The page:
Wednesday, January 8, 2014

Dont drink the radioactive tea.

For the past few years Michel has been an avid consumer of Japanese green tea.  He’s spent countless hours at the computer doing research on the widely-known health benefits (weight loss, antioxidants, etc.) and making contact with tea farmers in and around Kyoto.  In the process, he has also invested in some very special teaware made by famous Japanese artisans and a seriously upscale (four-figure) tea kettle made by an artist designated a National Treasure, a distinction awarded to outstanding craftspeople by the Japanese government.  We’ve also scoured local art shows/fairs for ceramic teaware.  When he can’t find what he’s looking for, Michel will make a drawing and commission his own tea cup design from a local artist.  This is a man who is serious about his tea.  He has thought more than once about opening a local tea room but Louisville doesn’t seem quite ready for that. Mind you, I drink it, too.  Michel prepares a small thermos for me to take to school every day and I keep a locally-made ceramic teacup (yunomi) on my desk to bring a little serenity to the classroom. 

It took a tsunami and a nuclear disaster to dissuade Michel from his daily consumption of tea harvested from a farm near Kyoto.  After the 2011 Fukushima nuclear catastrophe, it immediately became clear that it was no longer safe to consume anything coming from Japan, despite the denials of government and power company officials.  The reports of contamination as far away as San Francisco are still in the news more than two years later.  So it was back to the computer and more hours/days of research for Michel to find an alternative to keep us from becoming radioactive.  Time well spent, I think.

What kind of tea do we drink now?  Pu-Erh tea from the Yunnan Province in China.  Why did Michel finally settle on pu-ehr?  The health benefits are well-documented and he learned that the leaves harvested from wild-growing tea trees (preferably more than a hundred years old) are the ones to go for.   It isn’t cheap but it’s worth it because one serving of tea leaves usually lasts for 10-15 rounds of steeping.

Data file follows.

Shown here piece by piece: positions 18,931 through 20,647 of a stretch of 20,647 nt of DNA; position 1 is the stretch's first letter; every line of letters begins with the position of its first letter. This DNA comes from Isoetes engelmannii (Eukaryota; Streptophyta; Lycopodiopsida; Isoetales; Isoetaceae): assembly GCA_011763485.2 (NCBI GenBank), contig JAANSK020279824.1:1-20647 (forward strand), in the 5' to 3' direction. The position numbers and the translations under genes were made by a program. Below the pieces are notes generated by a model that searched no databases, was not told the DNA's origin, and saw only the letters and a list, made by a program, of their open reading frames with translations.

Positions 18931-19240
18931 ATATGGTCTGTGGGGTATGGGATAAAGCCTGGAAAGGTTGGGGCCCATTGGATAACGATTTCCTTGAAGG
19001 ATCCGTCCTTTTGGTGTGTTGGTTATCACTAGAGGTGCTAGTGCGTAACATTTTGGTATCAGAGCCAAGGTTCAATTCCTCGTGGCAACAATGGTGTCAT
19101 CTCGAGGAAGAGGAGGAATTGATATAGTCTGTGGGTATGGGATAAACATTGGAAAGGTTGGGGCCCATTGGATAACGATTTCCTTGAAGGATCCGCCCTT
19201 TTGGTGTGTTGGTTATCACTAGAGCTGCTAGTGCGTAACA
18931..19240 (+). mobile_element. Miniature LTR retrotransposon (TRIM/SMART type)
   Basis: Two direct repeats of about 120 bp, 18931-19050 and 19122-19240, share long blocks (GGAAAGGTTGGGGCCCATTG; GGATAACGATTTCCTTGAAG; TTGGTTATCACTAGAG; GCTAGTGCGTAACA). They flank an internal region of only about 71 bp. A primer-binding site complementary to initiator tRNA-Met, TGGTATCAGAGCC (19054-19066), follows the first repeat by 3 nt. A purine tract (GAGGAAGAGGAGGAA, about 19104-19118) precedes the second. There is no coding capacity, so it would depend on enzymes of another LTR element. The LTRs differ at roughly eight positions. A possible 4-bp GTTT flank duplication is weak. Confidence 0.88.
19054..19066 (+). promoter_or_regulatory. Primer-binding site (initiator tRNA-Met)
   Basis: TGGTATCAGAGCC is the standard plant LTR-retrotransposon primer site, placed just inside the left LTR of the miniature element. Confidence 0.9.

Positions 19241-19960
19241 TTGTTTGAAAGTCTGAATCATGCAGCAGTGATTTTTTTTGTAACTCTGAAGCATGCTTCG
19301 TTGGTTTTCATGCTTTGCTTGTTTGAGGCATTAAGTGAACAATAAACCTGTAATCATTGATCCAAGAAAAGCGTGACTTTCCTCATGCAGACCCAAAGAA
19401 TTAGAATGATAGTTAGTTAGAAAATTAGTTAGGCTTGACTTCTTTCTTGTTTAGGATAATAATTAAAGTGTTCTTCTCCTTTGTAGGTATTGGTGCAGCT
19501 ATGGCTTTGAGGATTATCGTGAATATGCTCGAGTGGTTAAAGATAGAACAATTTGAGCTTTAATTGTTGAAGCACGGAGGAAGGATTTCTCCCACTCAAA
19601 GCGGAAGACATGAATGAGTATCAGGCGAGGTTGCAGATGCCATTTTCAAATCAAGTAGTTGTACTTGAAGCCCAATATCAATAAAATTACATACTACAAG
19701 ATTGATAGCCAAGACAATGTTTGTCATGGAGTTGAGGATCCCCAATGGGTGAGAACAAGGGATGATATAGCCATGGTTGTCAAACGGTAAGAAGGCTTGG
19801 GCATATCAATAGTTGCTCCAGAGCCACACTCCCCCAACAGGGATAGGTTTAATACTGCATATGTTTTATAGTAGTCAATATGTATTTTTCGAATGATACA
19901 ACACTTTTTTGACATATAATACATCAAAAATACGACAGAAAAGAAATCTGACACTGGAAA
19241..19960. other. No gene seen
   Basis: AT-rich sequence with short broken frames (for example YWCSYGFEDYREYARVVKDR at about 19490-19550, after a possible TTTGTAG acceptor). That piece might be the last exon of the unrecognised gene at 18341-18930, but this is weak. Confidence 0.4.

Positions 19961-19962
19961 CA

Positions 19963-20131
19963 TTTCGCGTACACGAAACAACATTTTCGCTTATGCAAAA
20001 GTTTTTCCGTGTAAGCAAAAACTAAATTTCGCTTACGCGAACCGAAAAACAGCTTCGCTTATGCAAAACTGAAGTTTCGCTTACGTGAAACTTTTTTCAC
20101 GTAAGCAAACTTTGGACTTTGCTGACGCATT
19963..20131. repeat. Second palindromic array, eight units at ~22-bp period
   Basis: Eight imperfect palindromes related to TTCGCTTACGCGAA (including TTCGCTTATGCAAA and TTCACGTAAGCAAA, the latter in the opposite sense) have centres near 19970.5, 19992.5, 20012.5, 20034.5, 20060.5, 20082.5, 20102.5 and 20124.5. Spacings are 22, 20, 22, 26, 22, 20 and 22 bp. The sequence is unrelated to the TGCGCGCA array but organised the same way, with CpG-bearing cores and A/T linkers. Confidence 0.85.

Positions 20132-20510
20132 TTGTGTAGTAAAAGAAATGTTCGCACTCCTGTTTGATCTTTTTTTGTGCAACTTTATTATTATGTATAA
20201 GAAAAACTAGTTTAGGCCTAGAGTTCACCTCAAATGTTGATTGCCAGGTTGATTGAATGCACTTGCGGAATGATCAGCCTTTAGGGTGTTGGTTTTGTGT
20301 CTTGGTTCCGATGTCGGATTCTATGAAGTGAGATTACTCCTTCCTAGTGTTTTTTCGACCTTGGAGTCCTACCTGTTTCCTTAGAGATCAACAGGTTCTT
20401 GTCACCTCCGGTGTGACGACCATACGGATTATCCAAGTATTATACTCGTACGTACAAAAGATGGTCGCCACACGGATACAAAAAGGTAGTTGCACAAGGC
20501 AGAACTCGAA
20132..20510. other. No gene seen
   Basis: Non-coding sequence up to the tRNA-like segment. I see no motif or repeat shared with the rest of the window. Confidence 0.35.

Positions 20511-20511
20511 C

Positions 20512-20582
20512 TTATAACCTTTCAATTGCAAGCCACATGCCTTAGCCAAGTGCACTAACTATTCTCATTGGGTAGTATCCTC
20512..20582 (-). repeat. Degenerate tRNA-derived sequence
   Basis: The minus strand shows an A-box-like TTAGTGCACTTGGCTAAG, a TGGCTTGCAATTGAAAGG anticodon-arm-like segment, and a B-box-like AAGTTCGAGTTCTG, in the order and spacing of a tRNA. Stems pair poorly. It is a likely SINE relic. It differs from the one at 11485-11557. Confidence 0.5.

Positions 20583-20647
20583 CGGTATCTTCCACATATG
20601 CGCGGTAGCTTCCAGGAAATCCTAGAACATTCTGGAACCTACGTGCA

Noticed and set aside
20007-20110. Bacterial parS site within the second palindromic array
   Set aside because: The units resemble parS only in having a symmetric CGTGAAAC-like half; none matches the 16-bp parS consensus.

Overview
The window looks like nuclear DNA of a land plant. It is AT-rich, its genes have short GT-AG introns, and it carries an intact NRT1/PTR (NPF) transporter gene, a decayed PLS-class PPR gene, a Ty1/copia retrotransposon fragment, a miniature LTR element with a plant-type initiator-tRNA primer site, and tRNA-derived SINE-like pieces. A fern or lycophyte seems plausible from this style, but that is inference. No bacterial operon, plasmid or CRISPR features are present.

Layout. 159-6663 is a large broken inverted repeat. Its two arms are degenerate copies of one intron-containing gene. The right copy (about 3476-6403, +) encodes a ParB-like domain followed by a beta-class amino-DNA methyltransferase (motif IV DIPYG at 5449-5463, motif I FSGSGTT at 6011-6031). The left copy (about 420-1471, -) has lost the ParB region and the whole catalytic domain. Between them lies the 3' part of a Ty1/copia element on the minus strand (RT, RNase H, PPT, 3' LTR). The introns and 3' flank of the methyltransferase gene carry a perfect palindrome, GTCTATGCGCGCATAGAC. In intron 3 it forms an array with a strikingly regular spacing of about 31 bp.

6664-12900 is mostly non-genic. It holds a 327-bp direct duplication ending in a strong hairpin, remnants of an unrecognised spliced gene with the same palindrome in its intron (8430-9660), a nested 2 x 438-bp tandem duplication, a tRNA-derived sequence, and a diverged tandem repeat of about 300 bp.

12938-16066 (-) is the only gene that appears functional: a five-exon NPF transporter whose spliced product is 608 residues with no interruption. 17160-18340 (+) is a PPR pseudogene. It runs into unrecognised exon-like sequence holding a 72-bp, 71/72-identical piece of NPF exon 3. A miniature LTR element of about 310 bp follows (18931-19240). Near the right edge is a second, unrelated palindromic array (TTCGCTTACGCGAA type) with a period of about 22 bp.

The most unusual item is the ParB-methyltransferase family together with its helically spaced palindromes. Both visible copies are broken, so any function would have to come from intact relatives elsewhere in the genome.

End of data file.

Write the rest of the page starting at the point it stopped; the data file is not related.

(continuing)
Pu-ehr is also quite rarefied because not too many Westerners know about it—yet.  It improves with age, like wine or bourbon, attracting investors who put their money in tea futures.  The dried tea leaves come in pressed disks of all sizes. Michel has been so charmed by the wrappers that he saves them. He’s even incorporated them into a number of his paintings. 

At first it was very difficult to determine what and how to order pu-ehr tea.  Needless to say, neither of us can read Chinese and there is an overwhelming abundance of choices on the websites offering pu-ehr for sale.  If you’re interested, take a look at Owner Stephen Shelton is extremely knowledgeable and his website is filled with an impressive amount of information about all aspects of tea. Michel has never been disappointed with anything offered there and Mr. Shelton is extremely helpful.  If you enjoy looking at the work of ceramic artists, check out Monohanako or Tim RowanTim RowanFor kettles, the source is Suzuki Morihisa in Japan

1 comment:

  1. Nice blog article and Janice and I appreciate the endorsement of our online tea business. Love the pictures as well as the content. Lighting and composition is excellent!